President Trump will be unable to launch a war against Iran if European allies continue to oppose the move, Franco Frattini told RT. Нowever, Europe’s influence is waning due to internal divisions, the Italian diplomat added.
A united European Union could serve as a bulwark against US attempts to seek regime change in Iran, believes Frattini, a former Italian foreign minister, now the president of the Italian Society for International Organizations.
I think America cannot do it [while] having [a stance] against the whole of European Union and, I would add, NATO would be strongly against [it, as well],” he told RT’s Eunan O’Neill on Wednesday.
Frattini has direct experience as a member of an EU government during the time of another US-led foreign military intervention – against Iraq. In 2003, when a US coalition invaded that country, he was serving his first term as a foreign minister in the government of Silvio Berlusconi.
Berlusconi supported the invasion at the time. His support put him at odds with fellow EU members and NATO allies such as France and Germany who called for diplomacy instead of military intervention. The UK government of then-Prime Minister Tony Blair, however, gave Washington unconditional support, lending partial European endorsement to Bush’s so-called “coalition of the willing.”
Frattini conceded that the European Union is currently not ideally placed to resist US saber-rattling in the Middle East. “Europe has been losing its important political leverage … this outgoing European commission is very weak. Member states are divided while addressing the issue of Iran,” he said.
He also castigated EU member state leaders for opting for a sanctions bypass rather than pushing for political negotiations. “It was a mistake … Because if you choose a mechanism to bypass it means that you couldn’t agree with the best option. The best option is a political negotiation,” he said.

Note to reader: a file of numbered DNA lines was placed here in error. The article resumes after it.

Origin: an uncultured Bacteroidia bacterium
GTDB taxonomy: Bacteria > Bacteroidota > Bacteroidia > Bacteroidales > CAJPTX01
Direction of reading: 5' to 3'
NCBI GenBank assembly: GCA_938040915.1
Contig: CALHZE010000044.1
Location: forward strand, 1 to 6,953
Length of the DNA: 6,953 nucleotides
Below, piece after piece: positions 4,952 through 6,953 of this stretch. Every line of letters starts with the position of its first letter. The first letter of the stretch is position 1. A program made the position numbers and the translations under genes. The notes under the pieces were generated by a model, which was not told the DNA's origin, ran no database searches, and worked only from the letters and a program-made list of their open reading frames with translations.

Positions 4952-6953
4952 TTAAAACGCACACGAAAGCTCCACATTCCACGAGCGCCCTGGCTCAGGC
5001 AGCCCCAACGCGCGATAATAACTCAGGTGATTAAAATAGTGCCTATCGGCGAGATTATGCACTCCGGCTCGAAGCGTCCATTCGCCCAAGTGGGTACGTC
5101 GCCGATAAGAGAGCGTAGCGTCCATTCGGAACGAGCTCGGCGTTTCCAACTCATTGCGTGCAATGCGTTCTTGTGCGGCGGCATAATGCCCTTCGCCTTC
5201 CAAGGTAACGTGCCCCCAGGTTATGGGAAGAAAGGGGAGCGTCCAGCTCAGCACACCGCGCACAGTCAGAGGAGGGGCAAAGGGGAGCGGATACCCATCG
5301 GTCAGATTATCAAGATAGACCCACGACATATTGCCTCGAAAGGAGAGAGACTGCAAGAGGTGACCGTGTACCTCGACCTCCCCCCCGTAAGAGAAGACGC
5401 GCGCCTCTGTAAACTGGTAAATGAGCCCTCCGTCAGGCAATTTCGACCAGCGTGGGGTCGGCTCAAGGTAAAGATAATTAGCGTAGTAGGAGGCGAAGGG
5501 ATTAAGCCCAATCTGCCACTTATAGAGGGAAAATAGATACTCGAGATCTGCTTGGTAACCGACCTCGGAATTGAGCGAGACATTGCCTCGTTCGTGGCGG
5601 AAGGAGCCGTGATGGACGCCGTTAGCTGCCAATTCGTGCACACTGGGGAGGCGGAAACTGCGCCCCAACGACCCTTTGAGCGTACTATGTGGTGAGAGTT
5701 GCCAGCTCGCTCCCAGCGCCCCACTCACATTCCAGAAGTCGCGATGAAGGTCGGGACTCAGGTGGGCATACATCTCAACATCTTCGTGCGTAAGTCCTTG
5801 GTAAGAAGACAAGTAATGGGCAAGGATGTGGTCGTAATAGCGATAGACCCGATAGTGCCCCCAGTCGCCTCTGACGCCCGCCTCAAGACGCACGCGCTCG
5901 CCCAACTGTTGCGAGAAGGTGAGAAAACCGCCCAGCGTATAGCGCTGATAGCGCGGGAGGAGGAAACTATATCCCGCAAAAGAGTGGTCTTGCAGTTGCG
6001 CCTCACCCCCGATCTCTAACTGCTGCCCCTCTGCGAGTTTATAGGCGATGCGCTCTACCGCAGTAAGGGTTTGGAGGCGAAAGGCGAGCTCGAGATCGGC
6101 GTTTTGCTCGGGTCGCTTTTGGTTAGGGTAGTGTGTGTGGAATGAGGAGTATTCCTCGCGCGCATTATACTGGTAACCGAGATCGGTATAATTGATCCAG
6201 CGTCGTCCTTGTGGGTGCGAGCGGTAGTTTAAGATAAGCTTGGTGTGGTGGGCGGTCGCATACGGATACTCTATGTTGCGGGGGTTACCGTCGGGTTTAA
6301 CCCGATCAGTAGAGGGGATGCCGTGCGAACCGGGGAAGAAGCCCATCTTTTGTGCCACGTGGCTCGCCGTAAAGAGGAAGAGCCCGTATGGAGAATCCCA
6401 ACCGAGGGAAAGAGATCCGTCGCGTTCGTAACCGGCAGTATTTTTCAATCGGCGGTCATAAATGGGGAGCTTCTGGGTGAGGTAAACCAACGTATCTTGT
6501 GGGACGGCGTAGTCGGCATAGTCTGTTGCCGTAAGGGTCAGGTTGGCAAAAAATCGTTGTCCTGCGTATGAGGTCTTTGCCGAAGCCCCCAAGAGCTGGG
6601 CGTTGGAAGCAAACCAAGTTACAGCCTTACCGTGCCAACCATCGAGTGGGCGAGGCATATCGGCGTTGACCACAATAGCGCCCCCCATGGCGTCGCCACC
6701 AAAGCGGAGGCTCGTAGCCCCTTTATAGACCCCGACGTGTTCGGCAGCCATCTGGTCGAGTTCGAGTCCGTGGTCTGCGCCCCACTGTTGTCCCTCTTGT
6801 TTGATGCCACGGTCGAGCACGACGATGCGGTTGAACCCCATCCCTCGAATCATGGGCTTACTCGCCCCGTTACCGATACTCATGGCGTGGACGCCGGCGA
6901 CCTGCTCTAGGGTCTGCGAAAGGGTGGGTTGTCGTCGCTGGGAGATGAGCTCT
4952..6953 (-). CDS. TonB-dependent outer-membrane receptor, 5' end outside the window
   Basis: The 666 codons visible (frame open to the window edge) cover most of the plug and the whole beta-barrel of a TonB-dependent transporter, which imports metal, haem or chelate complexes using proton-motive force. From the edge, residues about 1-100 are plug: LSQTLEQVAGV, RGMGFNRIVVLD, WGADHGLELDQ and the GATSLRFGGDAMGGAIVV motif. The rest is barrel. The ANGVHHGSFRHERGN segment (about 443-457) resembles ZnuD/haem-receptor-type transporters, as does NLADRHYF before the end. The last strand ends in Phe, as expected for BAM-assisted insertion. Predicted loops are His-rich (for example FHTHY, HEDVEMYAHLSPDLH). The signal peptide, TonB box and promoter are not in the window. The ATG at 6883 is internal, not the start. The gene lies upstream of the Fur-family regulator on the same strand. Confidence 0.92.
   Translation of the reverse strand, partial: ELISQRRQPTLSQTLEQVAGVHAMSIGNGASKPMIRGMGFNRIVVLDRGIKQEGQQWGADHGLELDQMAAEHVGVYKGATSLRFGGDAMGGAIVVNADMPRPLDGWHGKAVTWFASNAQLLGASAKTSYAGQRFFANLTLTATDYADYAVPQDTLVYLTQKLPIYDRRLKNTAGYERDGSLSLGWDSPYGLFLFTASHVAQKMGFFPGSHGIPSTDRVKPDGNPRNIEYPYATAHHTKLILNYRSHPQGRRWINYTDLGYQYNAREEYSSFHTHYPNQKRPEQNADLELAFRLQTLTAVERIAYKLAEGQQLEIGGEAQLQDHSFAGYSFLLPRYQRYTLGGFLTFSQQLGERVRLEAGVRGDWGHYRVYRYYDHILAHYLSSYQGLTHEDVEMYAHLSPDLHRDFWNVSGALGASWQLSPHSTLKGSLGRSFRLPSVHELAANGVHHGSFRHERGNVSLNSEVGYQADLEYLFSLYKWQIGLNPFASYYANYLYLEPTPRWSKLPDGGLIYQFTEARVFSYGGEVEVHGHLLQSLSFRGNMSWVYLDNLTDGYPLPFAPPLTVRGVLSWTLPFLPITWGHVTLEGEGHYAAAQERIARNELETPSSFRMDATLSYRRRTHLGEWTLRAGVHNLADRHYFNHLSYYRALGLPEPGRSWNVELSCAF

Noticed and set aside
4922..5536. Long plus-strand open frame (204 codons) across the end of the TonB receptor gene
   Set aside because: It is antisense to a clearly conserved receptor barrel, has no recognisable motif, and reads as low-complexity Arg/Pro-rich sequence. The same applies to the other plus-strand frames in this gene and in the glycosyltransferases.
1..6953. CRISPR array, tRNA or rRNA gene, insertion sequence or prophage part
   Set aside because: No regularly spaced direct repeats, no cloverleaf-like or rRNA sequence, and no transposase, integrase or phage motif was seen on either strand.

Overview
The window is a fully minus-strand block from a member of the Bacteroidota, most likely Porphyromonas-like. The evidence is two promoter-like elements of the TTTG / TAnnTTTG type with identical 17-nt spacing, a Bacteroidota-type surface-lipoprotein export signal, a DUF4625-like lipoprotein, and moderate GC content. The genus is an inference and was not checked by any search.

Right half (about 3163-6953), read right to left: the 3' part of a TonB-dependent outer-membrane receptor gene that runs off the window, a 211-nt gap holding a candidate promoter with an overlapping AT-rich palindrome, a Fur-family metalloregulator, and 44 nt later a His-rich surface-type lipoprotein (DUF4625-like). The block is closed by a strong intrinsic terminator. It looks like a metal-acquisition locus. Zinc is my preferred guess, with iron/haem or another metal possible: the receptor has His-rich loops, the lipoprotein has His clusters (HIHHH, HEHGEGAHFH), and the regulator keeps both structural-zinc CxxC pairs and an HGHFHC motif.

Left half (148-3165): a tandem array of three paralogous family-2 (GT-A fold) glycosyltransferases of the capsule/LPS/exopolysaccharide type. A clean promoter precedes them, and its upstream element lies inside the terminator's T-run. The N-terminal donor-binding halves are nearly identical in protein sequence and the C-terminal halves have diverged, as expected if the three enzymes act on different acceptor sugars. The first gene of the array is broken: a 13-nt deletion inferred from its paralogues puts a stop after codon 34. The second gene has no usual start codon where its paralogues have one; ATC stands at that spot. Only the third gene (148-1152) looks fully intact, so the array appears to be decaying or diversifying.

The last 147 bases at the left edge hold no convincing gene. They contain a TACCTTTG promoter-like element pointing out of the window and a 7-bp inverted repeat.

But nonetheless, he made it clear that the US is significantly constrained by European reluctance to unconditionally support Washington’s foreign policy.
“The United States needs Europe because Europe has a long-standing tradition of political presence in the broader Middle East … the presence of the European Union and European member states have been seen always in a better way than America – exporting democracy, invading Iraq and so on and so forth,” he said.
“In more general terms, the European tradition of soft power, helping the United States, is being downgraded,” he added.
He concluded that another attempt to attack Iran would ultimately end with Trump backing down, as he did last week when scheduled air strikes were canceled just 10 minutes before their planned launch. “The president of the United States, in the end, will do what he did days ago when he stopped, minutes away, [and decided] against the strike in Iran,” he said.